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Kua aukati a Te Papa kia puta rā anō he pānui. He mōhiohio nā Te Papa mō Covid-19 huaketokarauna
A dramatic and emotionally-charged performance from Auckland artist collective Pacific Sisters welcomed Prime Minister Jacinda Ardern into our new art gallery, Toi Art.
Wearing spectacular hand-crafted outfits that are works of art in their own right, the Pacific Sisters led the Prime Minister into the gallery, where artist Ani O’Neill presented her with two lei. O’Neill said the double lei represented the Prime Minister, and her baby.
The Prime Minister told the gathering of artists and the arts community that she looked forward to a time when artists did not need to justify the role they play in society.
“For the artists, for the arts community and those that work around you in that ecosystem… your work isn’t about building tolerance, because we are more than a tolerant society, we’re a society that should celebrate who we are, that should be open to challenge, that should be open to the questioning of our conscience that only happens sometimes through the lens of an artist,” Jacinda Ardern said.
She paid tribute to Head of Art Charlotte Davy, saying, “I know you have put your heart and soul into this project, and I thank you for taking Te Papa to its next place, on behalf of New Zealand.”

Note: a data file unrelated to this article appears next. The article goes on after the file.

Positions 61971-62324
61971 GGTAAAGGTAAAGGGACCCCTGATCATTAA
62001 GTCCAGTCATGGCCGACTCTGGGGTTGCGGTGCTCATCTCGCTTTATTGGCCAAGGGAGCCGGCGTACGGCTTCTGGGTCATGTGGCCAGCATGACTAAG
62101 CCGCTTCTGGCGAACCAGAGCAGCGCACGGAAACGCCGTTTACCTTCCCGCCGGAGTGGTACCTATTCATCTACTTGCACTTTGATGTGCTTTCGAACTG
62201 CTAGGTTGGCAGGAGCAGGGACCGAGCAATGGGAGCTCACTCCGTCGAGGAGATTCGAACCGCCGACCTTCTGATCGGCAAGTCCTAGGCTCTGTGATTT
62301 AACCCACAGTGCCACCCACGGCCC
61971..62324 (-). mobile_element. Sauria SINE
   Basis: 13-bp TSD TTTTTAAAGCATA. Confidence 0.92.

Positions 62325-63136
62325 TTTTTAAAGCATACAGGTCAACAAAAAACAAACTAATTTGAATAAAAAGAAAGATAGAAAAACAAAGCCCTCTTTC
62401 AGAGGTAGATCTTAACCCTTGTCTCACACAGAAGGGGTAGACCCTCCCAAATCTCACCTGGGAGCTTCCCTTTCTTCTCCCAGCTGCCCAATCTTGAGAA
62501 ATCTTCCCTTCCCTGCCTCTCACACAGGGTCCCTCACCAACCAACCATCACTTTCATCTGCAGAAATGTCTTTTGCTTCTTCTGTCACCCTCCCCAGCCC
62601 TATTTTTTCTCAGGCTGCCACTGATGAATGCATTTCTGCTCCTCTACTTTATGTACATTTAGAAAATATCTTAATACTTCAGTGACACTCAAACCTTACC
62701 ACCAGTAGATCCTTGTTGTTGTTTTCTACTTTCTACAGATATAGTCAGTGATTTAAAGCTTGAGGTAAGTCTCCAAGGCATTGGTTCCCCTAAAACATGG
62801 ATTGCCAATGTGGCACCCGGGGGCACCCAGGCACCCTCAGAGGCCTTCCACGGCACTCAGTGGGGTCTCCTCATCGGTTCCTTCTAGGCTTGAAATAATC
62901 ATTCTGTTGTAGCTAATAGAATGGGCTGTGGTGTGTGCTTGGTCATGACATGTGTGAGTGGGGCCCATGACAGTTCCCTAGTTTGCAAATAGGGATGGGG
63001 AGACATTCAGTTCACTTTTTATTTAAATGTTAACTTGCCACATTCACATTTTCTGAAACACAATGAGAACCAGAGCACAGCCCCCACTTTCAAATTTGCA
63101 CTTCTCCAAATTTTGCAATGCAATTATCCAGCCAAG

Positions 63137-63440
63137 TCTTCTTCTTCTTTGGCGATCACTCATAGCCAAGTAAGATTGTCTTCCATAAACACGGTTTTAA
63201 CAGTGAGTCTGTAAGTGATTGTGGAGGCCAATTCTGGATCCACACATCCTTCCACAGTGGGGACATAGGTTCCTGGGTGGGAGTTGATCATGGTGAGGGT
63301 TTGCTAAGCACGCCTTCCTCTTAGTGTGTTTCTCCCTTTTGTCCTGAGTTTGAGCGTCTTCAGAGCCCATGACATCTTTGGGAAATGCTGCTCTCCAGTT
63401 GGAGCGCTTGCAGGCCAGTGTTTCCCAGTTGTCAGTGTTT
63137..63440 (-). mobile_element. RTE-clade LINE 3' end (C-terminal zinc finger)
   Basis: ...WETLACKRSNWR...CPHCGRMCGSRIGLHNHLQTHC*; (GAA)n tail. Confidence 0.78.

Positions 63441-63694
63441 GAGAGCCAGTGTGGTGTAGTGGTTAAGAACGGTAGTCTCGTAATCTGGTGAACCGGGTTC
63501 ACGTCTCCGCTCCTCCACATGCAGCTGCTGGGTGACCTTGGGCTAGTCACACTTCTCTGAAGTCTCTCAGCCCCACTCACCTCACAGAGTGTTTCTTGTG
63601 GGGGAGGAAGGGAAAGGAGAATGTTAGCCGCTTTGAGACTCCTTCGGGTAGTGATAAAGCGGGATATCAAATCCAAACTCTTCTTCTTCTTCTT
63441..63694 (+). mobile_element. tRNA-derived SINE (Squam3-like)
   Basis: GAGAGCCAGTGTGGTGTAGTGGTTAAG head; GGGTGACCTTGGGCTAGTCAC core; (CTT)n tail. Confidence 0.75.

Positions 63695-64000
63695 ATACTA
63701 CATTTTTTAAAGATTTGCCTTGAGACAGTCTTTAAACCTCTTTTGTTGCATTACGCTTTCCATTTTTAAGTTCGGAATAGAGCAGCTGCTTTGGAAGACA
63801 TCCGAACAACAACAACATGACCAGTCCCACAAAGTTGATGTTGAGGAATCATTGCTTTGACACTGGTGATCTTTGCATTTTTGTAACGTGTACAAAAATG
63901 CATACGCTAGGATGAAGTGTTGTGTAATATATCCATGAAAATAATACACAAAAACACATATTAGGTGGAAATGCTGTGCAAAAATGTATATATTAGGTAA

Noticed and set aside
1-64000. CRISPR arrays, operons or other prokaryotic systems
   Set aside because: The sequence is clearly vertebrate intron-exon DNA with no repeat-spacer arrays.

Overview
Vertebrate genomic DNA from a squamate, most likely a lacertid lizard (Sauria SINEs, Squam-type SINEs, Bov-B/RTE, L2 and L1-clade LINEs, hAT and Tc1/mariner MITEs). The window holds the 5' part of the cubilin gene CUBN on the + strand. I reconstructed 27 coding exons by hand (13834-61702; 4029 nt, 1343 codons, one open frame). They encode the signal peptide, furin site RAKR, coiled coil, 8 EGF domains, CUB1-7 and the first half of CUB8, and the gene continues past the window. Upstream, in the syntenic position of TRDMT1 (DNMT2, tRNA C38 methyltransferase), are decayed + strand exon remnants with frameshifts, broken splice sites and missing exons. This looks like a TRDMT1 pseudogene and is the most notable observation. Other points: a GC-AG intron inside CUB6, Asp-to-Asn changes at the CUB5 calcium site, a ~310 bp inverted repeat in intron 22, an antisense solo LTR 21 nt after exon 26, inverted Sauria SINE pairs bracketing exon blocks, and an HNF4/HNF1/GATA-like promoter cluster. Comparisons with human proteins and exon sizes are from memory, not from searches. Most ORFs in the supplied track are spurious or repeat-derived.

Pacific Sister Ani O’Neill leads Prime Minister Jacinda Ardern into Toi Art. Photograph by Kate Whitley. Te Papa
Pacific Sister Lisa Reihana enters Toi Art. Photograph by Kate Whitley. Te Papa
Détour by Michael Parekowhai, 2018. Photograph by Kate Whitley. Te Papa
Guests look at Michael Parekowhai, Hoodwinked, 2018. Photograph by Kate Whitley. Te Papa
Head of Art Charlotte Davy addresses the opening night crowd, 2018. Photograph by Kate Whitley. Te Papa
Pacific Sister Feeonaa Wall enters Toi Art, 2018. Photograph by Kate Whitley. Te Papa
Pacific Sister Jaunnie ‘Ilolahia enters Toi Art, 2018. Photograph by Kate Whitley. Te Papa
Pacific Sisters inside Toi Art, 2018. Photograph by Kate Whitley. Te Papa
Pacific Sister Henzart @ Henry Ah-Foo Taripo, 2018. Photograph by Kate Whitley. Te Papa
Pacific Sister Rosanna Raymond enters Toi Art, 2018. Photograph by Kate Whitley. Te Papa
Pacific Sister Suzanne Tamaki and Prime Minister Jacinda Ardern, 2018. Photograph by Kate Whitley. Te Papa
The new $8.4 million art gallery known as Toi Art spans two levels of the museum. It is free to enter.
A spectacular new project by leading contemporary artist Michael Parekowhai, called Détour, features in the huge double-height entry gallery.
There are also two major retrospective shows, Pacific Sisters: Fashion Activists and Lisa Walker: I want to go to my bedroom but I can’t be bothered, and two exhibitions showcasing the national art collection, alongside nine new artworks and installations.
Beloved works from the national collection are on show, including paintings by C.F. Goldie, Gottfried Lindauer, Rita Angus, Ralph Hotere, Colin McCahon, Gordon Walters, and Robyn Kahukiwa.
Charlotte Davy, Te Papa Head of Art, says the new gallery offers new opportunities.
“Toi Art is a game changer for art in New Zealand, with the huge new spaces offering incredible opportunities to showcase art from Aotearoa, from the Pacific, and from the world,” Ms Davy says.